Boro cahdor or Boro chondrika, rauvolfia tetraphylla

Boro cahdor or Boro chondrika (rauvolfia tetraphylla, family: apocynaceae) is a shrub, attaining a height of 1-2m, with branches. The leaves and its strong roots taste bitter. The plant is poisonous too. It grows in wet or damp places. 


The plant is gradually being extinct from Bangladesh. The good news is, nowadays this traditional medicinal plant is cultivated throughout the medicinal gardens of the country. 'Gondhonakuli' is its Sanskrit name.


Whorled leaves are light green, 6-10 cm long, elliptical. Terminal flowers are very small, pure white, sepals 5, petals 5-lobed, salver-shaped. The plant produces flower in summer.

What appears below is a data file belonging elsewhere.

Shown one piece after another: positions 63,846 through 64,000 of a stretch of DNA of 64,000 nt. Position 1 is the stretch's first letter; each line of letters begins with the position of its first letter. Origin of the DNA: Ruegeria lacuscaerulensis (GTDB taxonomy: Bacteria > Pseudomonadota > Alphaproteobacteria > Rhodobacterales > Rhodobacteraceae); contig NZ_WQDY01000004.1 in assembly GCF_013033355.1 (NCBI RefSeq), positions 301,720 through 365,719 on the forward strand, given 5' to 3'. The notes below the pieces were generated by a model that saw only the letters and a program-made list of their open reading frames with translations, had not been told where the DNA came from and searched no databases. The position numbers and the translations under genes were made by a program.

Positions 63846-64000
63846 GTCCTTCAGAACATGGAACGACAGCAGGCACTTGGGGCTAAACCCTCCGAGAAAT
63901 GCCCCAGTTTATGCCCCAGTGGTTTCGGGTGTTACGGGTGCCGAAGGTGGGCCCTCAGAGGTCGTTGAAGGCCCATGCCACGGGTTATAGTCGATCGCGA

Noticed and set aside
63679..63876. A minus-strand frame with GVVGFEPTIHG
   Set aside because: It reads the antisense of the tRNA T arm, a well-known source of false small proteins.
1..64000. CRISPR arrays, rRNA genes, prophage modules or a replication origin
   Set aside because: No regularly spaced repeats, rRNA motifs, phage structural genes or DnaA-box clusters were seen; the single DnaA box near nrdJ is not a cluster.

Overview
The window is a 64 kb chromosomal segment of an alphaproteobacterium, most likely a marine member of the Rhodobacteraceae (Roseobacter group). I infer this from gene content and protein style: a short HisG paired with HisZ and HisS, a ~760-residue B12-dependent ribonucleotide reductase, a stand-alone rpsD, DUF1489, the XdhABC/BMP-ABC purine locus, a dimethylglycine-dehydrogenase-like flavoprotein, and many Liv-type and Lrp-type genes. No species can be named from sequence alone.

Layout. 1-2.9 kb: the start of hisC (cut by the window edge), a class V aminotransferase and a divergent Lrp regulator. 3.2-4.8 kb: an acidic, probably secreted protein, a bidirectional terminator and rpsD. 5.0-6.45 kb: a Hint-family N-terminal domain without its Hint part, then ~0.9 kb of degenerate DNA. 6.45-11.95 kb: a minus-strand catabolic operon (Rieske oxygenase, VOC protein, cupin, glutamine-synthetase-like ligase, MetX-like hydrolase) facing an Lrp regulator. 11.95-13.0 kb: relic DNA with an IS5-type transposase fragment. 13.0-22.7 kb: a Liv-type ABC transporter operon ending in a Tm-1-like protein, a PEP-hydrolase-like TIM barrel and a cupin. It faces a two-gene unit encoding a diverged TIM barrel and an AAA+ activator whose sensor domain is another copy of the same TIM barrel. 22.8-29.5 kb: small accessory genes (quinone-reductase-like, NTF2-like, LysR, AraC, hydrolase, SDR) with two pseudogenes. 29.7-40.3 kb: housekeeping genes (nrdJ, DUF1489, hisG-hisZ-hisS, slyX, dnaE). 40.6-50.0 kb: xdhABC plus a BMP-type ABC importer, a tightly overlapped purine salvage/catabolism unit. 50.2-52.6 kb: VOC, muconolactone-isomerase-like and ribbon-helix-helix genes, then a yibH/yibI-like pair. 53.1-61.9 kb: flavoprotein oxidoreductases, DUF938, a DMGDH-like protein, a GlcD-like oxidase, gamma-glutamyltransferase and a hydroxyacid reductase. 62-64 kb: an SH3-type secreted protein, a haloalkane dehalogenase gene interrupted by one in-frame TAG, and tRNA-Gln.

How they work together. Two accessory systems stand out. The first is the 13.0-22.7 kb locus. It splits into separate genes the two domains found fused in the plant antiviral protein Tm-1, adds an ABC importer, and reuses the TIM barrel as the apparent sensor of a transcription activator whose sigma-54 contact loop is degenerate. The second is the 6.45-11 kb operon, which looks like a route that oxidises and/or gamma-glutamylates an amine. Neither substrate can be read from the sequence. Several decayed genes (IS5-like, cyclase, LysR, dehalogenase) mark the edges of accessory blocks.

The main feature of the plant is its vivid red fruits. Fruit is drupe, round, red when almost ripe but mature fruit is deep purple in color. The branches filled with abundant fruits are almost laid down to ground. Propagation of the plant is caused by seeds and cuttings.


The plant can be used in preventing the scourge of snake, rat, scorpion and spider. The roots are used to increase urine and to reduce blood pressure.


The genus name 'rauvolfia' means a kind of alkaloid 'rauwolscine' is found from these species. The species name 'tetraphylla' means that there are 4 leaves in every node of the plant. This medicinal plant is an Indian subcontinent species.